Gentile

Gentile

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Gentile, Giovanni, 1875-1944, Italian philosopher and educator. He taught philosophy in several Italian universities and for many years contributed to the magazine of Benedetto Croce. In 1920 he founded the Giornale critico della filosofia italiana. An early supporter of the Fascist movement, he has been called the philosopher of Fascism. In 1922 he was made a senator and until 1924 was minister of public instruction. While in this office he reformed the structure of public education. He also directed the work of the new Enciclopedia italiana. Gentile's philosophy, called actual idealism, is a form of neo-Hegelian idealism and was developed in Teoria generale dello spirito come atto puro (1916, tr. The Theory of Mind as Pure Act, 1922).

See studies by H. S. Harris (2d ed. 1966), M. E. Brown (1966), and W. A. Smith (1970).

(born May 30, 1875, Castelvetrano, Italy—died April 15, 1944, Florence) Italian philosopher, sometimes called the “philosopher of fascism.” A university professor, he and Benedetto Croce edited the journal La Critica (1903–22). He served in education posts in Benito Mussolini's government. His philosophy of “actual idealism,” strongly influenced by G.W.F. Hegel, denied the existence of individual minds and of any distinction between theory and practice, subject and object, past and present. He planned and edited the Enciclopedia Italiana (1936) and wrote prolifically on education and philosophy. Among his works are The Reform of Education (1920), The Philosophy of Art (1931), and My Religion (1943). He was killed by antifascist communists.

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(born May 30, 1875, Castelvetrano, Italy—died April 15, 1944, Florence) Italian philosopher, sometimes called the “philosopher of fascism.” A university professor, he and Benedetto Croce edited the journal La Critica (1903–22). He served in education posts in Benito Mussolini's government. His philosophy of “actual idealism,” strongly influenced by G.W.F. Hegel, denied the existence of individual minds and of any distinction between theory and practice, subject and object, past and present. He planned and edited the Enciclopedia Italiana (1936) and wrote prolifically on education and philosophy. Among his works are The Reform of Education (1920), The Philosophy of Art (1931), and My Religion (1943). He was killed by antifascist communists.

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orig. Gentile di Niccolò di Massio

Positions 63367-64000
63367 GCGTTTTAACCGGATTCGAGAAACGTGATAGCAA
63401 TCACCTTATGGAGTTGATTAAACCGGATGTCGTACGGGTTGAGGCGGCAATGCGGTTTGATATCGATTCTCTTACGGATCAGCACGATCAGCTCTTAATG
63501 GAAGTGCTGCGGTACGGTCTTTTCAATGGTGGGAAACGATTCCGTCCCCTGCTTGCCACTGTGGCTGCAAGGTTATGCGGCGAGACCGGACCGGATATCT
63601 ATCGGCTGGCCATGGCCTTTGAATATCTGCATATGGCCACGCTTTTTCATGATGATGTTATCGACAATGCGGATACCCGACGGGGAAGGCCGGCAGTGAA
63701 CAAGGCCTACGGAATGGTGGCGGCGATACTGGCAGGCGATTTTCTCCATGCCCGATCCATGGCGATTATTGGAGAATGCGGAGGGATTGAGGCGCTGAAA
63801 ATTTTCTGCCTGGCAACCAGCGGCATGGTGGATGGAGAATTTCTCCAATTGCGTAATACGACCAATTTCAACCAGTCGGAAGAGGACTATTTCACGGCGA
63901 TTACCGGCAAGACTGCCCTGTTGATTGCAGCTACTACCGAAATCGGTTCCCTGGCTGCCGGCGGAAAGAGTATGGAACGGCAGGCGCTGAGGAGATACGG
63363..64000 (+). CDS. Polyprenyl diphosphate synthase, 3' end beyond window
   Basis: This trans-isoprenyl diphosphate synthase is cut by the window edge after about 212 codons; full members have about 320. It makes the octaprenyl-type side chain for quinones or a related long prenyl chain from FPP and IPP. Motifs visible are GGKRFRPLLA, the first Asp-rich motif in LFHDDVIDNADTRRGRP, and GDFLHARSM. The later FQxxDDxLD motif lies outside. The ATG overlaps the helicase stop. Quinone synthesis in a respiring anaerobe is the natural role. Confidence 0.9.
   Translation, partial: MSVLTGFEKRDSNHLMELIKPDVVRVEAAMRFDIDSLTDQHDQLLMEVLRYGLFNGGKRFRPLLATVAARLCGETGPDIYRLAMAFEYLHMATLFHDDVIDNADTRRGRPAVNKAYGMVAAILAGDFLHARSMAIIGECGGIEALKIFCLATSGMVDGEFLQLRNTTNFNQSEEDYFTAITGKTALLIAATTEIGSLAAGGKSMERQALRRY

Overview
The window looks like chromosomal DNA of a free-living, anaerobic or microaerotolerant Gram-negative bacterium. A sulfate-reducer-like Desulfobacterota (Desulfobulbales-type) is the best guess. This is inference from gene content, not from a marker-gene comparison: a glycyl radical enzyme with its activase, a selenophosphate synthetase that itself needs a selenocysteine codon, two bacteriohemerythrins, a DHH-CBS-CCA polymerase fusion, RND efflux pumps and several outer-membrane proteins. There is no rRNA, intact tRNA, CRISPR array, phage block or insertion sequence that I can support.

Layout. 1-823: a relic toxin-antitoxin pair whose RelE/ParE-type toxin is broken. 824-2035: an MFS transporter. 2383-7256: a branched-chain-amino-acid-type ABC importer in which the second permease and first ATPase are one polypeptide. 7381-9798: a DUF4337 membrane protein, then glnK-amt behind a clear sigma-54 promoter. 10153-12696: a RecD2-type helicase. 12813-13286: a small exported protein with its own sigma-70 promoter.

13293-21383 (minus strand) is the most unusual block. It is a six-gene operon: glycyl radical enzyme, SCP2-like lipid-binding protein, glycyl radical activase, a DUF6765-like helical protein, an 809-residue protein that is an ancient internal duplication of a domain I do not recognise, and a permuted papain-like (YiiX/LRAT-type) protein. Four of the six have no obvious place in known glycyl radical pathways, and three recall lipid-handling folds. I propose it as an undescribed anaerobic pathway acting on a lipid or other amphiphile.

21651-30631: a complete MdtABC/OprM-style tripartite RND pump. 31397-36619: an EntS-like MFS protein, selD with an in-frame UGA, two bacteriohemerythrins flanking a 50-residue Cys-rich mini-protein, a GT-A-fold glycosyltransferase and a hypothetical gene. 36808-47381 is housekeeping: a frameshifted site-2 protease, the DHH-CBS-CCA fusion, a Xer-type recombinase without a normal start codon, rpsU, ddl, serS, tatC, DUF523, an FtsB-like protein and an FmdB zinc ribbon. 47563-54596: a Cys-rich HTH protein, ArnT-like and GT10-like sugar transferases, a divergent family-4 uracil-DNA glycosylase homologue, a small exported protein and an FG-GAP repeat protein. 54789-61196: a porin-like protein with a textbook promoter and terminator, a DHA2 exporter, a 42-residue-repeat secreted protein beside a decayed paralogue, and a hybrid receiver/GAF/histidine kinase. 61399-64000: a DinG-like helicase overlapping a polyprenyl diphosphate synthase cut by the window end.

(born circa 1370, Fabriano, Papal States—died 1427, Rome) Italian painter. He was probably trained in the Lombardy region. In 1409 he was commissioned to decorate the Doges' Palace in Venice with historical frescoes, now lost. His most important fresco cycle, also destroyed, was in the church of St. John Lateran in Rome. His major surviving painting is the celebrated Strozzi Altarpiece (1423), featuring The Adoration of the Magi. Its combination of naturalism and rich ornamentation influenced Italian artists throughout the century, notably Fra Angelico and Benozzo Gozzoli, and established Gentile as one of Italy's greatest proponents of the International Gothic style. He was the most important Italian painter of the first quarter of the 15th century.

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The term Gentile (from Latin, gentilis, meaning of or belonging to a clan or tribe) refers to non-Israelite tribes or nations in the Bible.

It serves as the Latin and subsequenly English translation of the Hebrew words גוי (goy) and נכרי (nochri) in the Old Testament and the Greek word ἔθνη (éthnē) in the New Testament.

Today, the primary meaning of gentile is "non-Jew".

Latin etymology

Gentile derives from Latin gens (from which, together with forms of the cognate Greek word genos, also derive gene, general, genus and genesis). The original meaning of "clan" or "family" was extended in post-Augustan Latin to acquire the wider meaning of belonging to a distinct nation or ethnicity. Later still the word came to mean "foreign", i.e. non-Roman. After the Christianization of the empire it could also be used of pagan or barbarian cultures.